Chinatown in The Hague

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  • By Alison Woodward

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In Wagenstraat rise the gates to Chinatown: three meters high with sculptured dragons winding around the pillars and overhead ornate panels of red, gold and blue.

The gates (and dual-language street signs) are relatively recent (constructed in 2009) but there has been an ethnic Chinese community in The Hague for almost one hundred years. The neighbourhood is within Amsterdam Veerkade, Wagenstraat and Gedempte Burgwal. Formerly, this was also the Jewish neighborhood and it has been significant commercially for centuries; Wagenstraat was a meeting point for migrants. The Holocaust decimated the Jewish community throughout Europe and in The Hague. A number of demographic changes occurred; loss of the Jewish community was followed by decades of migration from China, post-colonial changes brought increased ethnic Chinese migrants from the former Dutch East Indies and the area grew as an ethnic Chinese commercial community.

There have been parallel evolutions of Chinatowns around the world; many Chinatowns have a rich history, architecture and are a wonderful blend of Asia and the culture of the adopted country.  Many would deserve a mention here, but sadly time doesn’t permit a complete list. However, of anecdotal interest: Chinatown Liverpool is the largest in Europe and a gem. Also, there are significant and historical Chinatowns in the U.S.A., (specifically San Francisco, New York and Los Angeles). Chinatown Los Angeles was made famous by the 1974 film Chinatown; a classic of the noir genre, this genius piece produced by Roman Polański stars Faye Dunaway and Jack Nicholson. The film is set in the 1930s, Polański conjures the atmosphere beautifully, and we get a glimpse into the period and place – slightly seedy, mysterious and enticingly exotic.

Many Chinatowns are marked by similar gates as those in The Hague; in Mandarin Chinese these gates are called “paifang”. Sometimes, the gates will have lion statues or “fu lions” marking/guarding the neighborhood. Frequently, the gates have a significant and specific inscription in Mandarin and may have been given to the city by the Chinese government/regional government. The gates to San Francisco Chinatown were given to the city; similarly, Chinatown Havana received the materials for its gates as a gift from the Chinese Government, to assist the commercial and cultural growth of Havana.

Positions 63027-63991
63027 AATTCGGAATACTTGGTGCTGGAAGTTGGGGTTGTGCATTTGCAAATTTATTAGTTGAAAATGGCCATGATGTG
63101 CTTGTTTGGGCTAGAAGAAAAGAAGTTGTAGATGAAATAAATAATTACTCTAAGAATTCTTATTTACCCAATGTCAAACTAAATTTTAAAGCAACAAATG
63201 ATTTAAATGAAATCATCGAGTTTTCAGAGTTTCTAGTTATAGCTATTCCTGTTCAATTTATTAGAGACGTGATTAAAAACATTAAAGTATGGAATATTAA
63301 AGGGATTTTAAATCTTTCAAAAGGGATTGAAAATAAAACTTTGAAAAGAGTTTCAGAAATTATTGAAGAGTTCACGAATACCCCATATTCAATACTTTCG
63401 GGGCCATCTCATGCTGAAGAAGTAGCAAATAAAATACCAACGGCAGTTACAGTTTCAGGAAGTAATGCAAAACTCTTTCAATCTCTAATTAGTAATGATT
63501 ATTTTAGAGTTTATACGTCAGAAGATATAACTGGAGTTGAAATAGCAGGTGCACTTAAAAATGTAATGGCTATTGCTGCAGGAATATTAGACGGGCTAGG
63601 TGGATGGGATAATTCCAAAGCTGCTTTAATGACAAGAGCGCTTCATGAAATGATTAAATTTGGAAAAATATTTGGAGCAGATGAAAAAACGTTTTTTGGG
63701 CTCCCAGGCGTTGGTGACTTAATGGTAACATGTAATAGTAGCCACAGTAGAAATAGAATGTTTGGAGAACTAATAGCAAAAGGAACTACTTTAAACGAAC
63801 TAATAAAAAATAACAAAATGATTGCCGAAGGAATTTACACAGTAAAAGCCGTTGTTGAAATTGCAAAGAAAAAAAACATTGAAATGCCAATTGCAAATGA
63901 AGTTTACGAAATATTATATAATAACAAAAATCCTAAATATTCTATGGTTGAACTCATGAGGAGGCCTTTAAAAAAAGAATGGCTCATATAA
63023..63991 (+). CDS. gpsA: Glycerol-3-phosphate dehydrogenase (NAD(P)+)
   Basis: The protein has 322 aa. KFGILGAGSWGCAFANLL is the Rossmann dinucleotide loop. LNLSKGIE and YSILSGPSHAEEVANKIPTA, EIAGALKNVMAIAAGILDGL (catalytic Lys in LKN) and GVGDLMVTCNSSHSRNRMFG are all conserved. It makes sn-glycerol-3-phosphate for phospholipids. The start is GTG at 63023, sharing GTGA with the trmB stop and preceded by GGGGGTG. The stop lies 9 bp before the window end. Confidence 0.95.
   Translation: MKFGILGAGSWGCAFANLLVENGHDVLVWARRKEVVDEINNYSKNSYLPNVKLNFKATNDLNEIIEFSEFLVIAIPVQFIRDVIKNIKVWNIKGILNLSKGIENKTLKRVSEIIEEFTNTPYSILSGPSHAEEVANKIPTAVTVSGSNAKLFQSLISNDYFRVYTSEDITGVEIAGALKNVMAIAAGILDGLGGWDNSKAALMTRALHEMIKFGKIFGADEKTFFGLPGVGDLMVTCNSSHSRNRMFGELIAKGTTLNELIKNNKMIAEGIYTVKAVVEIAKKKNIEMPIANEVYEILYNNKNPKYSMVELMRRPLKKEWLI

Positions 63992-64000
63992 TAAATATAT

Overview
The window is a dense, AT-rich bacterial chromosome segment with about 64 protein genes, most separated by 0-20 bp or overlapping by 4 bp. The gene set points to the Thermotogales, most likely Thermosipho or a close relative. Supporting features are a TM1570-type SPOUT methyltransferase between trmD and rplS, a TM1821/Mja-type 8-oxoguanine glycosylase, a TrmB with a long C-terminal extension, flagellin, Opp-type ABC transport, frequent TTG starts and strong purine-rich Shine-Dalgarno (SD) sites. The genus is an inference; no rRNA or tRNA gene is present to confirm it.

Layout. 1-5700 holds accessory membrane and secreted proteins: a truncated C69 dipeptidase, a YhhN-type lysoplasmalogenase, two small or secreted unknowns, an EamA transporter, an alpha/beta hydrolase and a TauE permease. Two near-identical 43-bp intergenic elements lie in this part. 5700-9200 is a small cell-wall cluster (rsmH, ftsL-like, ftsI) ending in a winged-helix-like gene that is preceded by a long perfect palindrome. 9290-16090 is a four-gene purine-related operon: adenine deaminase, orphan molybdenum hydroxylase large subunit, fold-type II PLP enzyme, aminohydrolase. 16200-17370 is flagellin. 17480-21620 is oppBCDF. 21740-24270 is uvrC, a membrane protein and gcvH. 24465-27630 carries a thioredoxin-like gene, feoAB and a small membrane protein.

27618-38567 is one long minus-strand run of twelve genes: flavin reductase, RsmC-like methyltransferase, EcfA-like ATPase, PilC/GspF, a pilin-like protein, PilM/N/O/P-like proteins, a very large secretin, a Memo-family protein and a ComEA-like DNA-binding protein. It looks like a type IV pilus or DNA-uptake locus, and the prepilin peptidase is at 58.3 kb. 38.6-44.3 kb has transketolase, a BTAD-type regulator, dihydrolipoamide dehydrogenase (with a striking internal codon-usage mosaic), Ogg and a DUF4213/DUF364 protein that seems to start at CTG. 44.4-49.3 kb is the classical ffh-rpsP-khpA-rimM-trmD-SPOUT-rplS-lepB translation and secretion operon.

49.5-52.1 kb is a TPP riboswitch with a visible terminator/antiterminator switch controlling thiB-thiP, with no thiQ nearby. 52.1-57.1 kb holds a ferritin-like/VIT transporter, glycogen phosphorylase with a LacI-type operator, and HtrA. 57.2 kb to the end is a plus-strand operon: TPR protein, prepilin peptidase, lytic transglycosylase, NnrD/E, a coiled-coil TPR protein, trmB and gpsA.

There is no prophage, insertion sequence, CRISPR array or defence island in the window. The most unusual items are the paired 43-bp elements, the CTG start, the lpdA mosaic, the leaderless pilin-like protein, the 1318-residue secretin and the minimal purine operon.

Chinatown The Hague offers a wonderful blend of contrasting cultures, “east meets western Europe”. It has a rich tapestry of colorful sights, bustling commercial activity, smells of spices and Asian cuisine. It is a romantic and intriguing idea in literature that, by passing through gates or a doorway, one may enter into another world. So too, in Chinatown The Hague, you can enter the gates and enjoy the sights and sounds of Asia; not to mention, some of the best quality and value Asian (Chinese and other styles) cuisine in the Netherlands. You will also find a rich array of specialist grocers, alternative medicine practices, oriental spas/health massage/acupuncture specialists and Asian goods suppliers including some fine (but understated) Asian galleries and crafts shops. A popular destination for tourists, you can enjoy the neighbourhood any time of year. If however, you need an excuse to visit, or want to remake those 2013 resolutions (!) what better time to experience the vibrancy of Chinatown than during Chinese New Year.

 

Chinese New Year celebrations in The Hague

Chinese New Year follows the lunar calendar and is the most important celebration for ethnic Chinese communities all around the world. The celebrations begin on the first day of the first month of the Chinese calendar and end with the lantern festival on the 15th day after. The origin of the celebrations is centuries old; regional customs and traditions for New Year celebrations vary as China is vast and ethnic Chinese around the world have adapted the practices. But as in Western cultures this is traditionally a time of renewal, optimism, forgiveness and hope. It is also a time of feasting with family and friends. The Chinese New Year in 2013 starts on 10 February. In Chinatown The Hague you can expect lots of fun, including a program of activities such as lion dances, lavish food, decorations, lanterns and fireworks.

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